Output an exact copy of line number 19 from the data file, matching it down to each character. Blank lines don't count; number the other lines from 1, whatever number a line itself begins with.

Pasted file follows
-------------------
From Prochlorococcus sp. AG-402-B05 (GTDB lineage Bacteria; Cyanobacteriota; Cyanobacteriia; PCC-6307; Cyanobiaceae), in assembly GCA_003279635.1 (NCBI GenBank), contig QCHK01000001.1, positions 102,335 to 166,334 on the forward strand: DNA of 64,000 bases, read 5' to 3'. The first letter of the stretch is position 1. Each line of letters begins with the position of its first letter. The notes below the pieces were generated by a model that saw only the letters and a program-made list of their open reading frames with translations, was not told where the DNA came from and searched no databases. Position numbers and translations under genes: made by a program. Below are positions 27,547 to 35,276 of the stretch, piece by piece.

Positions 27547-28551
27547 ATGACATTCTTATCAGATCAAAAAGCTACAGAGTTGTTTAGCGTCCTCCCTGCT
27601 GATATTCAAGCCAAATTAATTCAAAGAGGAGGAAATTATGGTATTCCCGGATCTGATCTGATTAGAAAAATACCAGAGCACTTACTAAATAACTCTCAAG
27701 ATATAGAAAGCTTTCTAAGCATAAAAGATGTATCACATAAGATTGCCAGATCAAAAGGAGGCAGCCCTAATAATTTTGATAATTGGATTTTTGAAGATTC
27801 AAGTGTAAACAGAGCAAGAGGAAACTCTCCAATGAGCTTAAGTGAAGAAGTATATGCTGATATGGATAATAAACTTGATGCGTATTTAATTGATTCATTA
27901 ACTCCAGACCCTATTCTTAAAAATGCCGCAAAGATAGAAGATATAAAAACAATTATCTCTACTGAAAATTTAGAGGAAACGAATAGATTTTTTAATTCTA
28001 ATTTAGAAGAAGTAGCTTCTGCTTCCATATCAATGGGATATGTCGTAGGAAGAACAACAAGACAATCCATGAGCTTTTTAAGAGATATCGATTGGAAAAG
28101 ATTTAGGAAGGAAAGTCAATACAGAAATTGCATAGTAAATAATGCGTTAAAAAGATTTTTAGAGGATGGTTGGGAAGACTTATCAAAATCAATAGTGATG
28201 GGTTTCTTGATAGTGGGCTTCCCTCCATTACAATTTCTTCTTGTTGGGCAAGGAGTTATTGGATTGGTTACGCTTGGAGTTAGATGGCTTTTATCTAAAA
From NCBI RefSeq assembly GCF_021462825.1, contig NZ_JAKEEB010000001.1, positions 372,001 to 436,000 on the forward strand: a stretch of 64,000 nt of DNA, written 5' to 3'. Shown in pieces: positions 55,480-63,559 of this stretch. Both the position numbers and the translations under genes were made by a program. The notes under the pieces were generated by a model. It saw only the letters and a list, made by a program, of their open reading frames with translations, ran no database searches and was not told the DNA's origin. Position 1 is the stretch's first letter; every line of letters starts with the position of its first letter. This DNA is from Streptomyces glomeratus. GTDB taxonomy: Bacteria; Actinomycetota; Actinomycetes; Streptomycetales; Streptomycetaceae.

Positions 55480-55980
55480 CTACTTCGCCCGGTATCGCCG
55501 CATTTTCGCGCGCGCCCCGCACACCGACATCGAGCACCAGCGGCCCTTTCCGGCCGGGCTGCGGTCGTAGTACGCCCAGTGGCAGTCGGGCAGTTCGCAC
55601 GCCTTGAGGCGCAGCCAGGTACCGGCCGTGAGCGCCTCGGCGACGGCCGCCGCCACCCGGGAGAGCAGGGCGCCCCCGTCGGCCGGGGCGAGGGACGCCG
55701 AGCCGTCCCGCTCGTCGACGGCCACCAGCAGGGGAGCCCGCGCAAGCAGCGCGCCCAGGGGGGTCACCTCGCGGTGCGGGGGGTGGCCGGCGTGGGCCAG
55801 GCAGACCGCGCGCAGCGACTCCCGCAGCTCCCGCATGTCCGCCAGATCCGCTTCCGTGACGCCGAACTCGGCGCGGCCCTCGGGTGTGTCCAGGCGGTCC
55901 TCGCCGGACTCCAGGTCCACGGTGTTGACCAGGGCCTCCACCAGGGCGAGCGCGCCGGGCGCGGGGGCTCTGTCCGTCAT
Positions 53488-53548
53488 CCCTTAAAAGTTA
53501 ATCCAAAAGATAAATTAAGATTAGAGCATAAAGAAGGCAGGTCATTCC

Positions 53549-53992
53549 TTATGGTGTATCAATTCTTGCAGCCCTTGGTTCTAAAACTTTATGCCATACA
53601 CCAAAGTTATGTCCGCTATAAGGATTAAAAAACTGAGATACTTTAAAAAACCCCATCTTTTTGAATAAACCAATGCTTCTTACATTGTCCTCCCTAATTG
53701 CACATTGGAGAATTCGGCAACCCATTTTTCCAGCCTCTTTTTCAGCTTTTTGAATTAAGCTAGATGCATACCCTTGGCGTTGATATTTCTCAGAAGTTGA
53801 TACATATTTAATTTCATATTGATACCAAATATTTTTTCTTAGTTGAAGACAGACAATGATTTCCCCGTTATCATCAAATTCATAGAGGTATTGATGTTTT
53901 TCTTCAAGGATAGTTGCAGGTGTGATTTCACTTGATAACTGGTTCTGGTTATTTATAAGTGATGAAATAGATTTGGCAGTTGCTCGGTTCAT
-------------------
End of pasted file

Positions 53488-53548